Farm was recorded in Mascis’s home studio. I figured that asking about gear was a good place to start our conversation. “It’s on the top floor, the third floor of the house. We recorded to Pro Tools. We have a pretty good setup. It sounds pretty good. And we mixed to tape. I’ve got a lot of cool mic preamps, mic stuff. We did the basic tracks live but we only kept the drums. I had two main recording setups: a Gibson Les Paul Junior through a tweed Fender Deluxe amp, and lead is more like just the 58 Fender Telecaster through a Vox Super Berkeley which is sorta the American AC15 from the 60s. And a lot of fuzz boxes. A lot of different ones. I just plug in a bunch of fuzz boxes, like I’d use a Roland BeeBaa Fuzz, a Super Fuzz, Big Cheese Love Tone, an Analog Man. I’d just plug in a bunch of pedals together and see what it sounded like.”
Thinking back to that ‘spending spree’ guitar magazine interview, I asked Mascis where he liked to do his pedal shopping these days. “Nowadays mostly eBay. In the 90s there used to be a few stores in the states which had a lot of cool pedals, that I’d go to on tour. But it doesn’t seem like that now, those stores don’t really do that any more. Occasionally you’ll still get some good deals. My friend bought a Marshall Plexi stack for like 25 hundred dollars.”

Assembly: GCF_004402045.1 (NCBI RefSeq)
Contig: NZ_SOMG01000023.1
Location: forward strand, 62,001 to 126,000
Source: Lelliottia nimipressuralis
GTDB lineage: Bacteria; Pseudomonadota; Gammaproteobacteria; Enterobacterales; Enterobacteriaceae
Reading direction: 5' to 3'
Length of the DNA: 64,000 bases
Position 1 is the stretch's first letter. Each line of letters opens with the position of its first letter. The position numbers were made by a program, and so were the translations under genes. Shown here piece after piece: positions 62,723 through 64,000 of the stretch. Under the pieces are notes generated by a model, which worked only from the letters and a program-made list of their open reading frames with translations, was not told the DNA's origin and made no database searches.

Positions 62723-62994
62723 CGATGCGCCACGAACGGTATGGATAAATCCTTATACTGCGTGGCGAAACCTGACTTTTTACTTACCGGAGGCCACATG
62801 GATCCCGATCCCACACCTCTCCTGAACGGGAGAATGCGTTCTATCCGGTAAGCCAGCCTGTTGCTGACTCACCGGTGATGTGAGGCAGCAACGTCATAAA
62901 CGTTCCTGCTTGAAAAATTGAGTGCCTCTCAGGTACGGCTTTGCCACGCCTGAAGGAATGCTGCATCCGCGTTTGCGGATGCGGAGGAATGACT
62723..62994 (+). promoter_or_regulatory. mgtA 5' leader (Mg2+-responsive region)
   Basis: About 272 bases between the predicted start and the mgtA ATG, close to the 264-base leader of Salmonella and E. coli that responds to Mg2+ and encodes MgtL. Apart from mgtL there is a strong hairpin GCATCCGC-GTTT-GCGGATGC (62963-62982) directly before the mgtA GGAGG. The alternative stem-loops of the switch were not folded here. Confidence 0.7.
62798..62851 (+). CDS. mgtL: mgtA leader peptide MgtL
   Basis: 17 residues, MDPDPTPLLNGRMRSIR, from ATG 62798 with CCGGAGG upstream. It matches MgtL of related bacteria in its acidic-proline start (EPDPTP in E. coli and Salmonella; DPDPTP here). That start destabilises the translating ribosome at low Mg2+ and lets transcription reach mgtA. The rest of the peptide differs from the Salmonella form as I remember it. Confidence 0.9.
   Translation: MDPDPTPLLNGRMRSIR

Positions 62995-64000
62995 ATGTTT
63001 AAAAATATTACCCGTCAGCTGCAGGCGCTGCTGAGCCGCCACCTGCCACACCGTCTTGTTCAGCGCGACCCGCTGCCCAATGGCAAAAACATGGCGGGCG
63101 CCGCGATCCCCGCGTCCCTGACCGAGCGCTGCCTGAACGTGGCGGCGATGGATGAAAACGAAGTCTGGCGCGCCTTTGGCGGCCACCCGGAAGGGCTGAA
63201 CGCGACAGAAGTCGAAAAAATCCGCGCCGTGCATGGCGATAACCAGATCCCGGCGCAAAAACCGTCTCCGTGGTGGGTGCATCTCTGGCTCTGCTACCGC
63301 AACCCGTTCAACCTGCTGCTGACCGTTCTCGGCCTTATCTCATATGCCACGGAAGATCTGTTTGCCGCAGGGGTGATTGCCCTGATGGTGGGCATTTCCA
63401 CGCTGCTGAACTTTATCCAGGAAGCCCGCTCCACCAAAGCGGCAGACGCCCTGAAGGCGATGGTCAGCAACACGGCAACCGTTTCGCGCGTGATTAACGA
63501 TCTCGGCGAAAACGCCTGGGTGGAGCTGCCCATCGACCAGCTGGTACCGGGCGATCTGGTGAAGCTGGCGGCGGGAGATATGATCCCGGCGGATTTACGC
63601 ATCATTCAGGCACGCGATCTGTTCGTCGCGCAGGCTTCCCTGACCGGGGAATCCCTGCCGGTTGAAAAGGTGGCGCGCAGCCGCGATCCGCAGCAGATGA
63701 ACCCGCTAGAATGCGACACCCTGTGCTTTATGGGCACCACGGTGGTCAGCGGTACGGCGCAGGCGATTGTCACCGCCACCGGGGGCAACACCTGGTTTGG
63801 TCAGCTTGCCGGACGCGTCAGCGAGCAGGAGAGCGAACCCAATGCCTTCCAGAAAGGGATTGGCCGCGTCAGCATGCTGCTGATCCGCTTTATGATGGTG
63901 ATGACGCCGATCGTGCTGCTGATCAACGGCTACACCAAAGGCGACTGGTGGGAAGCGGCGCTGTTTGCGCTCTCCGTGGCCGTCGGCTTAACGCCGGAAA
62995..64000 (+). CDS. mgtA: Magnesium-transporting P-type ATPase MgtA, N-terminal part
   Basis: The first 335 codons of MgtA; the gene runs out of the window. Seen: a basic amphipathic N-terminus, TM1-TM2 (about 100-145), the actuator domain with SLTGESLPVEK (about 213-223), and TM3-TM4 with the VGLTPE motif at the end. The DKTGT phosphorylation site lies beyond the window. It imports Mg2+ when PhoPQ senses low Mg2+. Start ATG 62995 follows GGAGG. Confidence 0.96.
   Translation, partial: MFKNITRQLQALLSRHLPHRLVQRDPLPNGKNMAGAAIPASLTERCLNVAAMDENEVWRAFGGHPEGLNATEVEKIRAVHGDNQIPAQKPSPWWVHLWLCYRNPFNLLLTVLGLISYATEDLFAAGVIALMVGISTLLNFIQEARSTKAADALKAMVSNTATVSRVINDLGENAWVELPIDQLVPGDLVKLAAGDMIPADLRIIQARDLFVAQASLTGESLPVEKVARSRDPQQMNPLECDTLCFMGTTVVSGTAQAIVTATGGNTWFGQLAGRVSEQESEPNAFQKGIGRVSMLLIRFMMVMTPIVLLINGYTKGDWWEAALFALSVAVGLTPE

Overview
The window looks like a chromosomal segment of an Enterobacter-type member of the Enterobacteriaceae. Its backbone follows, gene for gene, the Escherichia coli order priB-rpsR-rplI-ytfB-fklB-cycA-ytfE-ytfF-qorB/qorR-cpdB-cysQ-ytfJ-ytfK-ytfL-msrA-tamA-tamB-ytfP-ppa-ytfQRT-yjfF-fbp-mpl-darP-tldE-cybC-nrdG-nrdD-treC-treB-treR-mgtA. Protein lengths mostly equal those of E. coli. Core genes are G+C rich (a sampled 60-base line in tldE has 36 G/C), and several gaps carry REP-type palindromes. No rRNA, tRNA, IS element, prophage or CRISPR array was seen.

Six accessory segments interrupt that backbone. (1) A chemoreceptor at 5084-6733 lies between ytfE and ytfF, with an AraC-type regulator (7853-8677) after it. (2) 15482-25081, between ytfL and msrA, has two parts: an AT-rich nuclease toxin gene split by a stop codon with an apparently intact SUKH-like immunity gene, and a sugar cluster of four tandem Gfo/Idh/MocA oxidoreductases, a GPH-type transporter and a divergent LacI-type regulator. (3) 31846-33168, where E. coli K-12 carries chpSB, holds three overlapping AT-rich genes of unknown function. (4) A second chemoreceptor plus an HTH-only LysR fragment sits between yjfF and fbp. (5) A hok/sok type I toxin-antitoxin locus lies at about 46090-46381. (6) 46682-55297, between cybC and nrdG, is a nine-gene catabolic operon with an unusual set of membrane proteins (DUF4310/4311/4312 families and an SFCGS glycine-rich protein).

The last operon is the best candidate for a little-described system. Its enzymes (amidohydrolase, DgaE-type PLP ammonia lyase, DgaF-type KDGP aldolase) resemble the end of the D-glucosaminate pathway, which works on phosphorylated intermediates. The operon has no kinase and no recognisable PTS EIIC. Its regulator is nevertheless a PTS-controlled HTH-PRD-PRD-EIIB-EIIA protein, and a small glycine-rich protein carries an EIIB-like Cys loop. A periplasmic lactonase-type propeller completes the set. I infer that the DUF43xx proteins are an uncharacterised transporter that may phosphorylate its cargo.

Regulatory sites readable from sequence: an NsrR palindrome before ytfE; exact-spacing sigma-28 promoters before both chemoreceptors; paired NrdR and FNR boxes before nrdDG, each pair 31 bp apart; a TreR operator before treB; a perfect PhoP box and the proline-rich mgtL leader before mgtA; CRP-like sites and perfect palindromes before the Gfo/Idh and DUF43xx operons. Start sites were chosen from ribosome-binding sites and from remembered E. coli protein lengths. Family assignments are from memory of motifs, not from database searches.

The song ‘Over It’ includes a raging wah wah sound in the intro which I had to ask Mascis about. “It’s a Vox wah wah, a new one. I think it might be between five and nine tracks at once.” I told Mascis that my 2-year-old loved that particular song: he started dancing when it came on, and shouted “Dadda, that BRILLIANT!”. “Yeah, I have a kid too, he’s almost two. Whenever he hears it he goes ‘Pappa!’ and starts headbanging.”
Mascis is one of only a small number of players – others include Elvis Costello as well as Sonic Youth’s Thurston Moore and Lee Ronaldo – to be honoured with a signature Fender Jazzmaster guitar (That’s it pictured at the bottom of the interview – CLICK HERE to buy it from Music123). Mascis’s variant on this classic design features an impossible-to-miss sparkly purple finish. It’s a surprisingly eye-catching detail for a guy as low-key as Mascis, but at the same time it reflects the energy and inventiveness of his lead guitar style. “The Jazzmaster was the first guitar I bought so I learned how to play on it. I wrote a lot of songs on it, so I’ve kinda got to play them on the Jazzmaster. I have a few, maybe um… five or six old ones. A few new ones. Then I got some stolen.”
The track ‘I Don’t Wanna Go There’ is one of my particular favourites on Farm. At almost nine minutes it includes a huge, all-encompassing Mascis solo. Tucked away at the end of the album, it seems to actually reenergise the album right when you expect it to maybe start winding down. “I guess we’re always trying to test the limits of how long people can stand guitar solos,” Mascis chuckled. “I think it’s probably mostly one take, mixed with other ones. I remember the song was even longer but you know, I wanted just enough room to say it. Right now that’s the only one we’re gonna play. We’ve got to learn some! We figure the album’s not out yet so we’ve got time.”
Photo: Gitte Johannesse